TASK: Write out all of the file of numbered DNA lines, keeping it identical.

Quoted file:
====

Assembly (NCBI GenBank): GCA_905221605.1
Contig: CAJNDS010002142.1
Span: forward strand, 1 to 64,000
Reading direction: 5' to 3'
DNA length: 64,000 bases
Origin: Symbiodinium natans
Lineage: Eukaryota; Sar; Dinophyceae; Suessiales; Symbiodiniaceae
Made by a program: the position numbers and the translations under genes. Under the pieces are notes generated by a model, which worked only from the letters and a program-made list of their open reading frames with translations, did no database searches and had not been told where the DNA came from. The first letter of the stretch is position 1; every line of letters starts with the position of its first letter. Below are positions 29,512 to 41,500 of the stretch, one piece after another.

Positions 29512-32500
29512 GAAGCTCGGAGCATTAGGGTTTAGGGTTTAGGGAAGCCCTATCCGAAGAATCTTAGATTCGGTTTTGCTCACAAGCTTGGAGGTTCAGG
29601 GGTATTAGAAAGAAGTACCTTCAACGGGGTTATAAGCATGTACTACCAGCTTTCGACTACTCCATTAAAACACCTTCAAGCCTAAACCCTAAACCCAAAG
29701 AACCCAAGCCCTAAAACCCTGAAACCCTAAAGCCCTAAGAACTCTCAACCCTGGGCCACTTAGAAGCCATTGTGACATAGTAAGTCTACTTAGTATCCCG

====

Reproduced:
Assembly (NCBI GenBank): GCA_905221605.1
Contig: CAJNDS010002142.1
Span: forward strand, 1 to 64,000
Reading direction: 5' to 3'
DNA length: 64,000 bases
Origin: Symbiodinium natans
Lineage: Eukaryota; Sar; Dinophyceae; Suessiales; Symbiodiniaceae
Made by a program: the position numbers and the translations under genes. Under the pieces are notes generated by a model, which worked only from the letters and a program-made list of their open reading frames with translations, did no database searches and had not been told where the DNA came from. The first letter of the stretch is position 1; every line of letters starts with the position of its first letter. Below are positions 29,512 to 41,500 of the stretch, one piece after another.

Positions 29512-32500
29512 GAAGCTCGGAGCATTAGGGTTTAGGGTTTAGGGAAGCCCTATCCGAAGAATCTTAGATTCGGTTTTGCTCACAAGCTTGGAGGTTCAGG
29601 GGTATTAGAAAGAAGTACCTTCAACGGGGTTATAAGCATGTACTACCAGCTTTCGACTACTCCATTAAAACACCTTCAAGCCTAAACCCTAAACCCAAAG
29701 AACCCAAGCCCTAAAACCCTGAAACCCTAAAGCCCTAAGAACTCTCAACCCTGGGCCACTTAGAAGCCATTGTGACATAGTAAGTCTACTTAGTATCCCG